Ninth, technologists have questioned the security of Equifax's new breach site. Ars Technica reported:

"... the website www.equifaxsecurity2017.com/, which Equifax created to notify people of the breach, is highly problematic for a variety of reasons. It runs on a stock installation WordPress, a content management system that doesn't provide the enterprise-grade security required for a site that asks people to provide their last name and all but three digits of their Social Security number. The TLS certificate doesn't perform proper revocation checks. Worse still, the domain name isn't registered to Equifax, and its format looks like precisely the kind of thing a criminal operation might use to steal people's details..."

Reportedly, the domain name registration problem was fixed on Sunday. Still, Equifax's post-breach response appears amateurish. Meanwhile, data security problems persisted in its main website. According to Ars Technica:

"... in the hours immediately following the breach disclosure, the main Equifax website was displaying debug codes, which for security reasons, is something that should never happen on any production server, especially one that is a server or two away from so much sensitive data. A mistake this serious does little to instill confidence company engineers have hardened the site against future devastating attacks."

So, Equifax hasn't completed its breach investigation, doesn't know how its systems were hacked, has vulnerabilities in its main site, but wants consumers to trust that its breach site is secure. Not good.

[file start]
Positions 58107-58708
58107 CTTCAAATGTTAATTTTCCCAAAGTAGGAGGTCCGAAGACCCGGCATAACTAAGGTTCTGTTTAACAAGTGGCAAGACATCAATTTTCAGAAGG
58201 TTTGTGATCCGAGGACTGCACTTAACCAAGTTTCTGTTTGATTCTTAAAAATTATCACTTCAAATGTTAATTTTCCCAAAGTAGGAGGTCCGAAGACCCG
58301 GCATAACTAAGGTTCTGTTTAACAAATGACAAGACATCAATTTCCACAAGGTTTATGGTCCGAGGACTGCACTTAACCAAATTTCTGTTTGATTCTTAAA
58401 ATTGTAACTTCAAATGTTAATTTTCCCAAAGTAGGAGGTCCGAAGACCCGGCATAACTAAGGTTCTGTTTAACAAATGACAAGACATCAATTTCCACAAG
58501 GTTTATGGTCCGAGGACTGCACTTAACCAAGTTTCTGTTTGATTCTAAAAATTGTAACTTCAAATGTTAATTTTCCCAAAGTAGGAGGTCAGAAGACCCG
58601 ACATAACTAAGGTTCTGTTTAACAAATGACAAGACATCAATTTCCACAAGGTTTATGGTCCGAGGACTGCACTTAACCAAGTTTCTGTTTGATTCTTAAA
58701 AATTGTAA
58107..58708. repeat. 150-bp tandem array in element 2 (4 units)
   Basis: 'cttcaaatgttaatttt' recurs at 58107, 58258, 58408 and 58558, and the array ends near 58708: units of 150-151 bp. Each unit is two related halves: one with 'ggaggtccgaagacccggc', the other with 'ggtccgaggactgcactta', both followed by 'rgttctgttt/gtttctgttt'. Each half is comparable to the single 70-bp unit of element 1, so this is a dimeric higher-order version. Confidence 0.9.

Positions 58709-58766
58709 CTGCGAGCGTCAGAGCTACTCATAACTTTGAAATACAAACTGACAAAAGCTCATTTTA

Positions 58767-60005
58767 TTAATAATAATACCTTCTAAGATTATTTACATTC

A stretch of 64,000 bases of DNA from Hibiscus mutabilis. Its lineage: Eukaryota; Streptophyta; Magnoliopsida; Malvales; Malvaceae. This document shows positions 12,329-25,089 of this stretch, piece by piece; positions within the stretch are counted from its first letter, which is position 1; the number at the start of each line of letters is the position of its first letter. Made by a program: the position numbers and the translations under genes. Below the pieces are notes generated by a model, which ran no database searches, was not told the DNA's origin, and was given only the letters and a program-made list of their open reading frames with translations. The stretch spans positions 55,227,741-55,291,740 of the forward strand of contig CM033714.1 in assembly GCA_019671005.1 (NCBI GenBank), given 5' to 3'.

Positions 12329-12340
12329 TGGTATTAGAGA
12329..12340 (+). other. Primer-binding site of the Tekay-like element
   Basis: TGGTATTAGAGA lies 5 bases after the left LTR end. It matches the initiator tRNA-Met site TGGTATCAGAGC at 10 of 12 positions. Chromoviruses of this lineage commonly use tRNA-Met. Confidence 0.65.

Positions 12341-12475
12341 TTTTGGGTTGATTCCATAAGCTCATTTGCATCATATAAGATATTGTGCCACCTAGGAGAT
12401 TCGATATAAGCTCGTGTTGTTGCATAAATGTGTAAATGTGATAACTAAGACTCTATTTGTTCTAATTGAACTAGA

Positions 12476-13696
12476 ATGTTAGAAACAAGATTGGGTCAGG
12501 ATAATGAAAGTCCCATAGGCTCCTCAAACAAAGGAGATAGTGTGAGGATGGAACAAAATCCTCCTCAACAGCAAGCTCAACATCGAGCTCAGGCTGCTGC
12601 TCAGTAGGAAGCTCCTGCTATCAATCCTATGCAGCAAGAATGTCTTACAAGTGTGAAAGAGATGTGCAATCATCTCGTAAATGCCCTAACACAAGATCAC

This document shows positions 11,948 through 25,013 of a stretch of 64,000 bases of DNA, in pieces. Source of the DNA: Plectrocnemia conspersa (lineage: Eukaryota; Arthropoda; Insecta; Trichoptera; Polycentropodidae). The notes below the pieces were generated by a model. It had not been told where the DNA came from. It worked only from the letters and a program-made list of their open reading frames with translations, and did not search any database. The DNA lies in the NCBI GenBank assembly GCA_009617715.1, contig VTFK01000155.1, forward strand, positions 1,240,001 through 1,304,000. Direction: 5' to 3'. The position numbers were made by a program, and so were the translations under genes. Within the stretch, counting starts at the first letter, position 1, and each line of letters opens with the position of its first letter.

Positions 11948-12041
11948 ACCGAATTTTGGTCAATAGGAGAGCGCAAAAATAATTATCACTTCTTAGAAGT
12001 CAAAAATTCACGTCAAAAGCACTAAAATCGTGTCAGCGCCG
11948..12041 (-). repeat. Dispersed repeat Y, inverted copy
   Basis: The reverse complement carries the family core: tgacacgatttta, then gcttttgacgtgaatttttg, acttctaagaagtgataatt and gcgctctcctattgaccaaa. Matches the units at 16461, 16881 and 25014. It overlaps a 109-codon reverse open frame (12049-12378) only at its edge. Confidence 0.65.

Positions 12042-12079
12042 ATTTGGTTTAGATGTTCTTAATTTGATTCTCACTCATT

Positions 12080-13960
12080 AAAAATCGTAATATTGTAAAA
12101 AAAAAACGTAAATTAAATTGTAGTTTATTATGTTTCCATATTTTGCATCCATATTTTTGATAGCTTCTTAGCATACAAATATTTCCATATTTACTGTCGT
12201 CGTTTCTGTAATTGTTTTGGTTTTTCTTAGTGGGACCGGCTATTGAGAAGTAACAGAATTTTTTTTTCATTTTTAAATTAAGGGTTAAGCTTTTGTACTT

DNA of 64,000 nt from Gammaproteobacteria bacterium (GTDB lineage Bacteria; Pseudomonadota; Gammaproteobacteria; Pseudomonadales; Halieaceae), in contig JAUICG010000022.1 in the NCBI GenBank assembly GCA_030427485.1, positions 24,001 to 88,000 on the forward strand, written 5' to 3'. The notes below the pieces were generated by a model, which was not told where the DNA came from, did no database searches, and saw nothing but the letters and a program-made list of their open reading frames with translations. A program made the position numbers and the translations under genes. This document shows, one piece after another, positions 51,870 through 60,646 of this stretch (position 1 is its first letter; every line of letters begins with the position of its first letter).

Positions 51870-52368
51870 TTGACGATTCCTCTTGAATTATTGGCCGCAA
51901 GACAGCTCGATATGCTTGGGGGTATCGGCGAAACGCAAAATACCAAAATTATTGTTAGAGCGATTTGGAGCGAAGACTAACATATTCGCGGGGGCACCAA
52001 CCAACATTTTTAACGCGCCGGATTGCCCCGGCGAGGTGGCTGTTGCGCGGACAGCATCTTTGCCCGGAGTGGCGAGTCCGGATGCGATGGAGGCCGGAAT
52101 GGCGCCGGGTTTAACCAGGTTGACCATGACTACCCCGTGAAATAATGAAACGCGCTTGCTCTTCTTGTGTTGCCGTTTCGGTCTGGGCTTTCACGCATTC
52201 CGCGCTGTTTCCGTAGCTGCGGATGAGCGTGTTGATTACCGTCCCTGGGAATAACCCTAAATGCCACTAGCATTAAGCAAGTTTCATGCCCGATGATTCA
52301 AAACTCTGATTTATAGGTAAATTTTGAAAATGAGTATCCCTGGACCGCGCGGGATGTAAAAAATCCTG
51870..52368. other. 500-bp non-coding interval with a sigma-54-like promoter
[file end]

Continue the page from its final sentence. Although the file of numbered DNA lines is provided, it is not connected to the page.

Tenth, the Equifax announcement promoted its credit monitoring service (emphasis added):

"Equifax has established a dedicated website... to help consumers determine if their information has been potentially impacted and to sign up for credit file monitoring and identity theft protection. The offering, called TrustedID Premier, includes 3-Bureau credit monitoring of Equifax, Experian and TransUnion credit reports; copies of Equifax credit reports; the ability to lock and unlock Equifax credit reports; identity theft insurance; and Internet scanning for Social Security numbers - all complimentary to U.S. consumers for one year."

One year? Are Equifax executives serious? Stolen consumers' credentials don't magically lose value after one year. Criminals will use stolen credentials (e.g., name, address, Social Security Number, birth date, etc.) as long as they can. Criminals will resell stolen data to other criminals as long as the data has value. In my opinion, Equifax should provide complimentary lifetime credit monitoring indefinitely to all breach victims.

Why lifetime? Because the data elements accessed stolen have ongoing value. The cynical part of me wonders if some finance executives have done the math. As long as credit reporting agency executives believe that one year of free credit monitoring will appease breach victims, it's cheaper to pay that cost (plus a few out-of-court settlements), rather than implement more robust data security.